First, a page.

From cosy cafes with freshly baked bread to coffee carts, art installations and relaxation rooms, the French hosts of UN-led climate talks in Paris have tried to make a vast conference venue on the northeast edge of the capital as comfortable as possible.
It is a clever ploy. Past UN climate venues have sometimes been unpleasant, cramped and with terrible food - that's bad for lifting the moods of tired, stressed out, over-caffeinated negotiators.
In Paris, delegates from nearly 200 countries are under pressure to agree to a historic climate change pact that will set a new direction for the global economy. The pact aims to drive economies away from polluting fossil fuels towards huge investment in green energy.
More than 150 world leaders, on Monday's opening of the talks, gave negotiators a clear directive: Get a deal done by the end of next week.
Despite the pressure, the mood remains upbeat, negotiators and observers say, even though tough issues remain unresolved.
"There's a lot of good coffee around. That certainly helps," said Mr David Waskow, director of the International Climate Initiative at the World Resources Institute, a Washington-based think tank.
He welcomed the clear direction from leaders on Monday. "Now we're really in the trenches to negotiate the agreement," he told The Straits Times. "There is progress happening but it's probably a bit too slow at the moment," he said, adding negotiators needed to further refine the draft agreement text ahead of the arrival of ministers over the weekend.
Negotiators are working late into the night in Paris, but a major sticking point is poorer nations insisting wealthier states make good on a previous pledge to commit at least US$100 billion (S$141 billion) in climate cash from 2020. Developing countries say they need the funds to green their economies. Affordable access to green energy technology is another key demand of theirs.
Another concern is the strength of the agreement and whether it will set ambitious targets to cut emissions and curb the pace of global warming. Vulnerable nations, such as poor African states and low-lying island nations, are demanding tougher targets in the agreement.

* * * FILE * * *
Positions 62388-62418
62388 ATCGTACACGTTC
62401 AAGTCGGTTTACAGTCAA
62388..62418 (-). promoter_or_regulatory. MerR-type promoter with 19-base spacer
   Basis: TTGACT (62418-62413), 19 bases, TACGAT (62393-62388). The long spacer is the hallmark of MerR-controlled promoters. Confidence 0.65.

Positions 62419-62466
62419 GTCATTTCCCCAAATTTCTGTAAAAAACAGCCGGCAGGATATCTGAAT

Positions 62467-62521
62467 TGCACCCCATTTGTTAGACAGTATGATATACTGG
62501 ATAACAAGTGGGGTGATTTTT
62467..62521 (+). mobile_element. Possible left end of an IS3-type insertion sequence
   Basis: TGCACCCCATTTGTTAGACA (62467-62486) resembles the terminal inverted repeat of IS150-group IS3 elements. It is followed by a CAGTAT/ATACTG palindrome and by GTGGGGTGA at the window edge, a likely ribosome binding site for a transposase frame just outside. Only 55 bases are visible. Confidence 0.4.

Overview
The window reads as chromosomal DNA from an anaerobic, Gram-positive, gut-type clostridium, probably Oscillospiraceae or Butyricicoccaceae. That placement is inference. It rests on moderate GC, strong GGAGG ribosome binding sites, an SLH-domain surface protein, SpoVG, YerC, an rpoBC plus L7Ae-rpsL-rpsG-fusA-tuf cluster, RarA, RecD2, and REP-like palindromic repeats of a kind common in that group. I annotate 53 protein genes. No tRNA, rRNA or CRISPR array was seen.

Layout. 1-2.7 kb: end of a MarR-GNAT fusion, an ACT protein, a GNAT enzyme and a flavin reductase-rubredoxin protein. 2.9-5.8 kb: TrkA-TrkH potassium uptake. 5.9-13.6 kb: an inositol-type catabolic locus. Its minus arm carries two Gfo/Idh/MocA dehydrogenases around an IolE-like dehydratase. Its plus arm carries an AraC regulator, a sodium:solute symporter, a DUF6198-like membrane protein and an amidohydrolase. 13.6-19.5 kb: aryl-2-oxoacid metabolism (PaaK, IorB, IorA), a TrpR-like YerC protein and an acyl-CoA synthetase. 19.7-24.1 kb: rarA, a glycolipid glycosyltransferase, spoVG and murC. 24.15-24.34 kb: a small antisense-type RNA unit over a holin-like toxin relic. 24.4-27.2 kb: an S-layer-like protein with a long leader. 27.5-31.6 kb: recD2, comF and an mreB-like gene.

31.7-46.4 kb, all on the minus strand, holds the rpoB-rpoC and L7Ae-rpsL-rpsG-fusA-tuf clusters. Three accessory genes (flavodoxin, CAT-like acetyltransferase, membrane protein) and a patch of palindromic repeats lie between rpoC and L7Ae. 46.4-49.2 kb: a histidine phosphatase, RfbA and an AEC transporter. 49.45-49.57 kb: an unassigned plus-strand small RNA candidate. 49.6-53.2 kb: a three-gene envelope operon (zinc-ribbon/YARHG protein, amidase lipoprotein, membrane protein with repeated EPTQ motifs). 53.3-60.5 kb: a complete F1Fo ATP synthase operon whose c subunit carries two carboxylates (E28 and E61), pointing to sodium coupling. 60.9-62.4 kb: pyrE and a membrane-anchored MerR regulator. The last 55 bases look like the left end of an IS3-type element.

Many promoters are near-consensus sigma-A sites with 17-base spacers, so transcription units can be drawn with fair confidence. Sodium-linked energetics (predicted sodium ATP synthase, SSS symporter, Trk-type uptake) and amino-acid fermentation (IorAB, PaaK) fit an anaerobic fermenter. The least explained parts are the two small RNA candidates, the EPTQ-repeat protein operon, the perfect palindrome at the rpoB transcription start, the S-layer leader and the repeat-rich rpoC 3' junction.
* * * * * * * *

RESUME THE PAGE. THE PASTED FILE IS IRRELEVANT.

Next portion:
"I think there is a mood that people want an agreement from this meeting," said Dr Ian Fry, climate change ambassador for the tiny Pacific island of Tuvalu and a veteran climate negotiator.
"The critical thing is what will that agreement deliver? Will it deliver a significant outcome that will drive us towards a temperature goal that will satisfy people like those in Tuvalu?
"And we don't think that's going to happen. So it's going to be a very soft agreement," he said. Tuvalu, with 10,000 people, fears being wiped off the map by rising seas.
His views were echoed by Mr Alden Meyer, director of Strategy and Policy at the Union of Concerned Scientists in Washington and a veteran of the UN climate talks process. "I think we will come out of here with an agreement. The real question is how ambitious an agreement it will be," he told The Straits Times.
As the negotiations become more intense, the French have come up with a solution. They have created several relaxation rooms for delegates to put their feet up or have a snooze. And for those too stressed out or in need of inspiration, there is always the meditation room.